Best practices for securing SSH server

TJ Varghese tj at
Tue Jun 23 02:24:39 UTC 2009

On Tue, Jun 23, 2009 at 9:43 AM, Benjamin Lee<ben at> wrote:
> On 06/22/2009 06:16 PM, Daniel Underwood wrote:
>> On a BSD box at work (at an extremely fast connection and static IP),
>> I run an SSH server.  I am the only person who uses the server, but I
>> use it from some locations that are behind a dynamic IP (so I can't
>> set pf rules to filter by IP).  I will always, however, use the same
>> laptop to connect to the server.  Due to the speed and location of the
>> connection, it's a relatively high-risk target.
>> What are some good practices for securing this SSH server.  Is using a
>> stored key safer than a password in this instance? I have no
>> experience with port-knocking, but I'd appreciate some tips or
>> suggested beginning references... I welcome any and all advice.
>> Note: I do require X11 forwarding (not sure whether that's relevant information)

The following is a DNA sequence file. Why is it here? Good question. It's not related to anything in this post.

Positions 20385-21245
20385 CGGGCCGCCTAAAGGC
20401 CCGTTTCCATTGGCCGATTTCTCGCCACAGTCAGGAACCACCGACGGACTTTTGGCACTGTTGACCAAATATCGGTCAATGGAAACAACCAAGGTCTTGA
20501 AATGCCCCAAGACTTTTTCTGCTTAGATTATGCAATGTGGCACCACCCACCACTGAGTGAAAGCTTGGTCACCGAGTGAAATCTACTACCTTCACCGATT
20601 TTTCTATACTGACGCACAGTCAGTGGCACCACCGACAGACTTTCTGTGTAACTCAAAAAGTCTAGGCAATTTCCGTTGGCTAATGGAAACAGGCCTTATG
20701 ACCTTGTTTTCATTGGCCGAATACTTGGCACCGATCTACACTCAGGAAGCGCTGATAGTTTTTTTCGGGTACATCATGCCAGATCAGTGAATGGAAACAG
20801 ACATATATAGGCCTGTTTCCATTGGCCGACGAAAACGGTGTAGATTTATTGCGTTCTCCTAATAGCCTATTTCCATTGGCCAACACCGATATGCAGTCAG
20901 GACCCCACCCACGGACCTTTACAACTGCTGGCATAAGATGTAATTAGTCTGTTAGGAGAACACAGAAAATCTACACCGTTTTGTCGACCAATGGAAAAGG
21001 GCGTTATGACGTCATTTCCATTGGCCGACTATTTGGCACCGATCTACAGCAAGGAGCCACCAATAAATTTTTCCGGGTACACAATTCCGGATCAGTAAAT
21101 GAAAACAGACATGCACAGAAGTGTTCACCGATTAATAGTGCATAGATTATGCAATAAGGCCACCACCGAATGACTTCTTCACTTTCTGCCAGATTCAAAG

> I have password authentication disabled on my public SSH server.  You
> can accomplish this by setting:
> ChallengeResponseAuthentication no
> in /etc/ssh/sshd_config.  See sshd_config(5) for more information.
> This allows you to enforce the use of stronger authentication methods
> (e.g. public key).  Keep in mind, however, that this setup will only be
> secure if you keep your alternate credentials (e.g. private key) secure
> as well.
> If for some reason you would prefer to use password authentication, I
> would recommend that you look into automatic brute force detection.
> There are a number of utilities in ports available for this purpose,
> including security/sshguard and security/denyhosts.

I'd recommend changing the listening port to something other than 22.
This reduces brute-forcing attempts by script-kiddie tools. Public key
authentication should be mandatory, in addition to having a passphrase
to your private key. Make sure your laptop is secure. Stay on top of
the security lists for openssh vulnerabilities.

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